American Annals of Education (Google eBook)

Front Cover
Otis, Broaders, 1835 - Education
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Academy American Lyceum among Andover Annals of Education annual Armenian ascer attended Bavaria Bible Boston Botany Brooklyn cannot Catherine E cation cedilla character Charles Frazer Charleston Cherokee Alphabet child Christian Cincinnati Columbia College committee common schools Conchology Connecticut corporal punishment course cultivation Dalmatia Dartmouth College Delaware language district duty Education in Cuba Education in Venezuela Education of Female efforts employed England English English language Essex County established evil excite exer exercise exertions eyes feel female female education France French language friends full grown men fund furnish German language give glish Grammar Grammar School Greek Grenada guardians habits Hanover College Harvard University himself Illinois important improvement indolence infant schools influence institution instruction instructor intel interest Jersey Kaitaia knowledge labor language large number Latin lectures literary Lombardy Lord Brougham LOWELL MASON Madame Necker Marion College Massachusetts means ment mind Mineralogy monitorial system moral Moral Philosophy Nassau Hall Natural History natural language Natural Philosophy Natural Science Natural Theology nature Newark object often ONEIDA COUNTY Ontario County parents penmanship Pennsylvania Philadelphia Popayan Preble County present Primary Education principles profes professors Prussia pupils quired received religious remarks rience Rutland County scholars school discipline seminaries society South Carolina Sunday School tain taught teachers teaching thus tion tivated Transylvania University unani vated vertebra Vocal Music West Point whnt whole number Yale College young youth

Popular passages

Page 450 - If a brother or sister be naked, and destitute of daily food, And one of you say unto them, Depart in peace, be ye warmed and filled; notwithstanding ye give them not those things which are needful to the body; what doth it profit?
Page 544 - Seest thou a man wise in his own conceit? there is more hope of a fool than of him.
Page 23 - MOST foreign writers, who have given any character of the English nation, whatever vices they ascribe to it, allow, in general, that the people are naturally modest. It proceeds perhaps from this our national virtue, that our orators are observed to make use of less gesture or action than those of other countries. Our preachers stand...
Page 478 - Sirs, why do ye these things ? We also are men of like passions with you, and preach unto you that ye should turn from these vanities unto the living God, which made heaven, and earth, and the sea, and all things that are therein : who in times past suffered all nations to walk in their own ways.
Page 25 - ... for he was not able to utter a word without it. One of his clients, who was more merry than wise, stole it from him one day in the midst of his pleading, but he had better have let it alone, for he lost his cause by his jest. I have all along acknowledged myself to be a dumb man, and therefore may be thought a very improper person to give rules for oratory ; but I believe every one will agree with me in this, that we ought either to lay aside all kinds of gesture, (which seems to be very suitable...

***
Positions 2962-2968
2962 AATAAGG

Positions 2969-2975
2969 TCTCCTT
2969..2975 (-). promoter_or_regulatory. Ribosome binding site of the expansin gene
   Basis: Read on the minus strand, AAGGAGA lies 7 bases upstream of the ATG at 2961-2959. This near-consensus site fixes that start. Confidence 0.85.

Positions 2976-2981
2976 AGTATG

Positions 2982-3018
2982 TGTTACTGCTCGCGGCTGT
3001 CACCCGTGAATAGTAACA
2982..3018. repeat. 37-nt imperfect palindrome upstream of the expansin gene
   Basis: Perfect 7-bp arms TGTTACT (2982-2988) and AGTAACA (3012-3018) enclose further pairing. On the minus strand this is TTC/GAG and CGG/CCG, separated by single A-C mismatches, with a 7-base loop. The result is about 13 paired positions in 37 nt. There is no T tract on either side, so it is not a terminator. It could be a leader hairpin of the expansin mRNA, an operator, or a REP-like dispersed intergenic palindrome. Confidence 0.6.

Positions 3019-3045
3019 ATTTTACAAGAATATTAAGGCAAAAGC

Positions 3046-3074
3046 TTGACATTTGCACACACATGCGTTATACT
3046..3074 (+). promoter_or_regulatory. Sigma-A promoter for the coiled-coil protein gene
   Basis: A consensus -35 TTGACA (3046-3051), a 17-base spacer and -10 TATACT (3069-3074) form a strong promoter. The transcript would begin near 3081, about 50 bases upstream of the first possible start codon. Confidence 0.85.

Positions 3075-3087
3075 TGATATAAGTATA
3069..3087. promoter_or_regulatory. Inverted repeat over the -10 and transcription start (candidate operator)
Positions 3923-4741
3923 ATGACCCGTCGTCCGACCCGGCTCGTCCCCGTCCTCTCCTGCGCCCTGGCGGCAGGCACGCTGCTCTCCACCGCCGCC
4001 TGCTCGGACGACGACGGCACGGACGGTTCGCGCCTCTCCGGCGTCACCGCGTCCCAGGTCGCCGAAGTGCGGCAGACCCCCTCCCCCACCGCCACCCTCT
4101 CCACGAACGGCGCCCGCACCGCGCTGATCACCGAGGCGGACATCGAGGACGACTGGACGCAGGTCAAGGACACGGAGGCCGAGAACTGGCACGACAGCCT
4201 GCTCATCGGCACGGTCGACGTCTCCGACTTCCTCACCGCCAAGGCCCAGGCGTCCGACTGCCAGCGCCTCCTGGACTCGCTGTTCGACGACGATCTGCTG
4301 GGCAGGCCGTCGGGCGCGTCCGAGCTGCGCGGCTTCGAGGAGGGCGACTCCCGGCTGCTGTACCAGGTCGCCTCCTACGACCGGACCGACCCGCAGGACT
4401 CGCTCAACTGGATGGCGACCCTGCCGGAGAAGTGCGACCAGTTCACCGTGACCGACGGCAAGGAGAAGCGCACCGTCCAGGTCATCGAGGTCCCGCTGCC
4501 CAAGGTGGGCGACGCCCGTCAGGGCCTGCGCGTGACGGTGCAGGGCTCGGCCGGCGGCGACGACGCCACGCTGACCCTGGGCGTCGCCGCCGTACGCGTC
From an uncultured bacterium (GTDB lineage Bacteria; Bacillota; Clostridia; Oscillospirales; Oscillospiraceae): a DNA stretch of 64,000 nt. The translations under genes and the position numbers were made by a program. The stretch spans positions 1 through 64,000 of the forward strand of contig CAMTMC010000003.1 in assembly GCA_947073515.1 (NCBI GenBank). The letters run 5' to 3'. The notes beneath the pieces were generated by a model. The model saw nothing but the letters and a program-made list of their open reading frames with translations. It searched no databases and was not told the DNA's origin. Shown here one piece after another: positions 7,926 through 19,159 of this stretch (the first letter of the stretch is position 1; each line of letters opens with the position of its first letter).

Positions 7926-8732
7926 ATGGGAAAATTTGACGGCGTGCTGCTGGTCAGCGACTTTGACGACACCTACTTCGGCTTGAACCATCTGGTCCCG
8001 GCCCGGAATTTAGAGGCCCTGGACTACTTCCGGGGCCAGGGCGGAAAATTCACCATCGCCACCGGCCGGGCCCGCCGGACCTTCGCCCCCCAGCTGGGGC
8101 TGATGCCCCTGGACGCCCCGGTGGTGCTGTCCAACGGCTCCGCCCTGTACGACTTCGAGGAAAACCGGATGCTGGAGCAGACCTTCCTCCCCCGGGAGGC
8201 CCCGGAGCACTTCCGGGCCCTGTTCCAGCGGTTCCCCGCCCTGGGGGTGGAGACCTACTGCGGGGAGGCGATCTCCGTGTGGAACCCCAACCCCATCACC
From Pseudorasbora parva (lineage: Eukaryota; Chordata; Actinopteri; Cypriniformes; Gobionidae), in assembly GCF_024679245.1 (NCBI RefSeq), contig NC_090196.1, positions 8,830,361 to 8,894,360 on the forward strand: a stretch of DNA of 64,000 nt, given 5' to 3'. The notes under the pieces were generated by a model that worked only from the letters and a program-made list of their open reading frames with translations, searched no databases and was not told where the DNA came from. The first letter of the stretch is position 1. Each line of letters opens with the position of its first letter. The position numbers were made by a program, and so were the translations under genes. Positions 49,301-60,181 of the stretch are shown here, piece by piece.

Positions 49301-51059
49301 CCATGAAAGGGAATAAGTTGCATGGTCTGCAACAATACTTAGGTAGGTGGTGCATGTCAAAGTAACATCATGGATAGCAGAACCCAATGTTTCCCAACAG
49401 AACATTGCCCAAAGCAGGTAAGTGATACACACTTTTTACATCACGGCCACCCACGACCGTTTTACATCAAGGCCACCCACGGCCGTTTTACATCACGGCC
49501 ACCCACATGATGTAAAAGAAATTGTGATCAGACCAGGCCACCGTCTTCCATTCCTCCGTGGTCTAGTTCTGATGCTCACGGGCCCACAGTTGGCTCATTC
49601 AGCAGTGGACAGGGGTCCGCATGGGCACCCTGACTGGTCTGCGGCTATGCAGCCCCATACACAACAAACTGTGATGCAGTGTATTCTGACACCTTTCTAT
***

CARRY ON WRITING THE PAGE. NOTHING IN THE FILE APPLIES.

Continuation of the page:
Page 379 - The proceeds of all lands that have been or hereafter may be granted by the United States to this State for the support of schools, which shall...
Page 25 - Westminster-hall, there was a counsellor who never pleaded without a piece of packthread in his hand, which he used to twist about a thumb or a finger all the while he was speaking ; the wags of those days used to call it " the thread of his discourse," for he was not able to utter a word without it.
Page 127 - History combined. 5 The History of the United States. 6. Geometry, Trigonometry, Mensuration, and Surveying. 7. Natural Philosophy, and the elements of Astronomy. 8. Chemistry and Mineralogy. 9. The Constitution of the United States, and the Constitution of the State of New- York. 10. Select parts of the Revised Statutes, and the Duties of Public Officers. 11. Moral and Intellectual Philosophy. 12. The Principles of Teaching.
Page 25 - Athens, reading over the oration which had procured his banishment, and seeing his friends admire it, could not forbear asking them, if they were so much affected by the bare reading of it, how much more they would have been alarmed, had they heard him actually throwing...
Page 24 - Paul preaching at Athens, where the apostle is represented as lifting up both his arms, and pouring out the thunder of his rhetoric amidst an audience of pagan philosophers. It is certain, that proper gestures and vehement exertions of the voice cannot be too much studied by a public orator. They are a kind of comment to what he utters, and enforce every thing he says, with weak hearers, better than the strongest argument he can make use of. They keep the audience awake, and fix their attention to...

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